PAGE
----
My friend Garry said to me on the phone the other day, “It seems like writing comes very easily to you.”
I cackled and nearly fell off the couch. But it did get me thinking that, from the outside, our perception of everything is very different than the reality of it for those involved.
There are times when I work all day and scrap what I’m doing in its entirety. And trust me, you should thank me for that. But there are times I can be so engrossed and energized by what I’m working on that eight straight hours have gone by before I realize I’m starving. (By the way, I have to be really, really, really engrossed not to realize I’m hungry.)
This past week has been sort of a mind blowing one for me. I watched 3 singer/songwriters I know perform on The Tonight Show, and their appearance carried with it a multitude of thoughts and a range of emotions I’m sure not only for me, but for them as well, and for all of us who at one time or another have harbored that same particular dream.
While I don’t know how they procured their spot there with Jay Leno, I do know that I would never say it came easily, because I know that it was preceded by years of work, by dreams and desire, by heartache and disappointments, by passion and purpose, by unflinching hope and maybe even by more than a few prayers.
It is an amazing thing to bear witness to people’s dream fulfillment (especially if you like them). But not everybody revels in the experience, because watching others fulfill their dreams does one of two things: it either depresses the hell out of you, because you don’t see yourself living your dreams, or it inspires and reinvigorates you to pursue the desires of your own heart with new purpose.
But I think maybe it also does a third thing – it begs the question of our basic life philosophy: Is there enough to go around? Is anything at all, no matter how outrageous, really possible? I mean, we say it is all the time. But what do we really believe?
I’ll be honest with you, in the not-too-distant past, I would have only been able to muster about as much excitement as an agnostic at a revival meeting. Oh, I really wanted to believe, but on some level, I just didn’t. And the profound truth is that you can’t receive a gift – even if it’s offered to you on a silver platter and even if it’s everything you said you ever wanted – if you do not believe you are worthy of that gift at your core.
(Wow, I had no idea I was gonna go here when I sat down to write this, but since I just went there, I’m gonna keep on going, cause what the hell, I’m on a roll.)
We have a million ways to distract ourselves from the bigger questions. We drown out our unhappiness with TV and video games, iPods, the internet, gadgets and gizmo's galore, because God forbid we should be alone with our own thoughts. But somewhere in the silence we don’t allow ourselves, lies the answer, if we’re willing to ask. And knowing the answers, it is impossible not to act on them. And once acted upon, you can’t help but get different results. And then, funny thing, our lives change for the better.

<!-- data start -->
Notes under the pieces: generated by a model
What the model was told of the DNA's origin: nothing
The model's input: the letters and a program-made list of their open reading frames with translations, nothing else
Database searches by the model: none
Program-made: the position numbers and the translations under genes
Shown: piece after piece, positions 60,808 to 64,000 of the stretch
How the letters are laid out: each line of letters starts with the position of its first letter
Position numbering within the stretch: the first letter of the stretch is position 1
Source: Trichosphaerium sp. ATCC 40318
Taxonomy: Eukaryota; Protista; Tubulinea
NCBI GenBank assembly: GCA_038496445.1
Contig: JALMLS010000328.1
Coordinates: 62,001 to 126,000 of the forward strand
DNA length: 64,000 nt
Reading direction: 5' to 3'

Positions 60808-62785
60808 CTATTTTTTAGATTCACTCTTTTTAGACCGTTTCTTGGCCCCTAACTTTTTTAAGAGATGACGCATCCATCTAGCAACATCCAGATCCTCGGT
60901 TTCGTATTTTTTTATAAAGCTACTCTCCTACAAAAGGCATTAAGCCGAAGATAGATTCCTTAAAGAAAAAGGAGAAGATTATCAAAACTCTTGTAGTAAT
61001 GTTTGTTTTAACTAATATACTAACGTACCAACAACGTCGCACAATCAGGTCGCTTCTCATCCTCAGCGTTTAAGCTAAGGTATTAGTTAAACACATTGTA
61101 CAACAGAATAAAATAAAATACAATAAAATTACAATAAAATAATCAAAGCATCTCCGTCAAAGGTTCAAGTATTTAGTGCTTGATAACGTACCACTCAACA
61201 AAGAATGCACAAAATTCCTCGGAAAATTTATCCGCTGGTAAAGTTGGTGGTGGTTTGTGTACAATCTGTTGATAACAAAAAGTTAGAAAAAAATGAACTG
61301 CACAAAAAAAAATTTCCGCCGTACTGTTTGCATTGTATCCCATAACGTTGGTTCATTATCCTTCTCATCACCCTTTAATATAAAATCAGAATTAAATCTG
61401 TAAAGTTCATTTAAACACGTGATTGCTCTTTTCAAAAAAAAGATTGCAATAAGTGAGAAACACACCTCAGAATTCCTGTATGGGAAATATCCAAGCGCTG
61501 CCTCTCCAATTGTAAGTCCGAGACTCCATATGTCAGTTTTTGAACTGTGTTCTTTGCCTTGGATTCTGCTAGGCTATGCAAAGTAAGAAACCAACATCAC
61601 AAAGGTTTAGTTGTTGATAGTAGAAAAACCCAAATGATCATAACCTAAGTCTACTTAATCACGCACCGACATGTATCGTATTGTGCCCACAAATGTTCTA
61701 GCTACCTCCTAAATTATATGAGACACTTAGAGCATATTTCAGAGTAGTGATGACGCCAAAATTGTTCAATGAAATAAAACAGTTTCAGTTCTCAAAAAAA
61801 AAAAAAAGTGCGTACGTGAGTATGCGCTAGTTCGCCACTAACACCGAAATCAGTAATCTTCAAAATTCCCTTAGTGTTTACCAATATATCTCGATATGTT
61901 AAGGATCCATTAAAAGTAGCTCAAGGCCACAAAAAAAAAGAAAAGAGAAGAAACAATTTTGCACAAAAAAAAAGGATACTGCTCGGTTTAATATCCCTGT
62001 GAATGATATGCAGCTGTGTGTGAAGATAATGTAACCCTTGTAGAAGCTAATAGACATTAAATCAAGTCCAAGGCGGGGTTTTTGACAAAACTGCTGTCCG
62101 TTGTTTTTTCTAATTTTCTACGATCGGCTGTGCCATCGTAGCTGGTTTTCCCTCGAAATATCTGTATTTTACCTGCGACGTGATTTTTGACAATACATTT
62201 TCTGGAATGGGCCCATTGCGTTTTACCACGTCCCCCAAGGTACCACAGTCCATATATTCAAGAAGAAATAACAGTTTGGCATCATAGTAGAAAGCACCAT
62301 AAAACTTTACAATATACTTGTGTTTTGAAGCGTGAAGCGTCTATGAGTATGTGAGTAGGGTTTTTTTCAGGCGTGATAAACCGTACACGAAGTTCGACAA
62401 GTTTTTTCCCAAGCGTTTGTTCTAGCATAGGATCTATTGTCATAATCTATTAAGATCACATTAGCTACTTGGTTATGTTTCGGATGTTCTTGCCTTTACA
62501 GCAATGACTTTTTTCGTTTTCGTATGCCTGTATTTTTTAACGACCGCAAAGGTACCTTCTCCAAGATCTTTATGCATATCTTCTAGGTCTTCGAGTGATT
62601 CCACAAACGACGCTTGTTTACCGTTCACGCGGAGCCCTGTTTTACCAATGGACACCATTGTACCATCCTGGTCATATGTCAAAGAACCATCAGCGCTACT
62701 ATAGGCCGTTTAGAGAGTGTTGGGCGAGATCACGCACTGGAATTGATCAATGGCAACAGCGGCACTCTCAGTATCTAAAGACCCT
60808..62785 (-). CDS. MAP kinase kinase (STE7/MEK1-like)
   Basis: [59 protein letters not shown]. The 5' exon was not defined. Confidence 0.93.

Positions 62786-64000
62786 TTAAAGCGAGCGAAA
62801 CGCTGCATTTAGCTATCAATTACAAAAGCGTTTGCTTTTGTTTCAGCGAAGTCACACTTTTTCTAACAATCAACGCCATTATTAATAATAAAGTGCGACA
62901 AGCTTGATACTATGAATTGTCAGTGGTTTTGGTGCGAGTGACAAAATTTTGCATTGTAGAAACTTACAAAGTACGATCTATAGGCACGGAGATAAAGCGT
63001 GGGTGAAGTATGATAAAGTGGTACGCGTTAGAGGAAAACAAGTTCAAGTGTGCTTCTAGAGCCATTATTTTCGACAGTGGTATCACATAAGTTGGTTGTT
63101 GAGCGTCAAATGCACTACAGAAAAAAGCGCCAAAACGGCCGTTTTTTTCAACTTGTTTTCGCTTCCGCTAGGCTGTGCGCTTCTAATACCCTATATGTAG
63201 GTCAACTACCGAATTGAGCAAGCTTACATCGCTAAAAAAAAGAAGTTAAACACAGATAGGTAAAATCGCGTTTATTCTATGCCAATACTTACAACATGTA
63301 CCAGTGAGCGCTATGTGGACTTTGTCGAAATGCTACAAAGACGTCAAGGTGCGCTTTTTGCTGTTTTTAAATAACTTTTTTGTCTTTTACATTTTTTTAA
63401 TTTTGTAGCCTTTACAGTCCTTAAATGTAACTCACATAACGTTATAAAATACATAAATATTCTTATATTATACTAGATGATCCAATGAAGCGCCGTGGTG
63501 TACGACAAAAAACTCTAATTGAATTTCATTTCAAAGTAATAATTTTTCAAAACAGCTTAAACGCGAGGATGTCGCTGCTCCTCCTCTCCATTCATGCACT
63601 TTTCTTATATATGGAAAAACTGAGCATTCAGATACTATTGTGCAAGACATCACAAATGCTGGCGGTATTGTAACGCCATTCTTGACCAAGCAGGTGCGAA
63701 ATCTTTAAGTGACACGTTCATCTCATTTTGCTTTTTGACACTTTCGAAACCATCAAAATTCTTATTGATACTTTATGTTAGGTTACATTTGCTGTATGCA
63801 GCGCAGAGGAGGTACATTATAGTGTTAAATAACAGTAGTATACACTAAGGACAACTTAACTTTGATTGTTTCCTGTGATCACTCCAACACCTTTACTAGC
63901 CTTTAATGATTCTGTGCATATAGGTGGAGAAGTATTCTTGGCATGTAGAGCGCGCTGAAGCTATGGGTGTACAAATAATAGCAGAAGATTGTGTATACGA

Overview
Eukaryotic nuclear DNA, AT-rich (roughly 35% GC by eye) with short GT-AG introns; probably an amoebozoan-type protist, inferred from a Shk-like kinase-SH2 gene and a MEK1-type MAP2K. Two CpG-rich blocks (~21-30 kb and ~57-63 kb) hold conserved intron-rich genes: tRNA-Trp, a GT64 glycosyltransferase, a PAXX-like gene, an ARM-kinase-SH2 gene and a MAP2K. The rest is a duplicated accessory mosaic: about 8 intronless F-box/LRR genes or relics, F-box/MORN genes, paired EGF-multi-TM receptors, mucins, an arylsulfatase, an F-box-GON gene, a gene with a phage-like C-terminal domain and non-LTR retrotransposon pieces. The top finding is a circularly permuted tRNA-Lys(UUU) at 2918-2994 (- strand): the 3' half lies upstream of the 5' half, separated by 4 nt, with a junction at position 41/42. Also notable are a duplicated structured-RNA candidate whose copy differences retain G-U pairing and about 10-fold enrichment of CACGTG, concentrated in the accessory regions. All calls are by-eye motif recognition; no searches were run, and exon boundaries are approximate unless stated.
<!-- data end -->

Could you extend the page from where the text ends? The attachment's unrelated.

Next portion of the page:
Trust. Ease. Unstoppable. This is my mantra for this year. And while I’d like to tell you that I have been the model embodiment of these three words, it turns out that trust, much like tap dancing, requires practice in order to get proficient at it. So I’m reminded that there’s a difference between work and struggle, and I happily withdraw my participation from the latter. And I know that ease is a state of alignment and not of laziness, and that energy in motion, whether in unseen thought or visible action, is unstoppable.
This week, before I tuned in to watch Thursday’s Tonight Show, I’d had an inordinate number of happy “coincidences,” unexpected opportunities, and new people crossing my path, so much so that I knew something big had begun to shift on the inside of me.
So as I watched these three amazingly talented and nice people known as Blue Sky Riders sing their hearts out about “Feelin’ Brave” on The Tonight Show, I bore witness with the fervor of a true believer in the good and unending possibilities that abound for us all. It felt like I was watching my team score the winning touchdown at the Super Bowl in the last seconds of the game. Ah, sweet victory.
Does it come easily? I’m not sure that matters as long as you love what you’re doing. I read this great quote today attributed to Nelson Mandela:
“There is no passion to be found in settling for a life that is less than the one you are capable of living.”
So here’s to us all passionately living the lives we are capable of, and knowing that what we are capable of is anything we choose.
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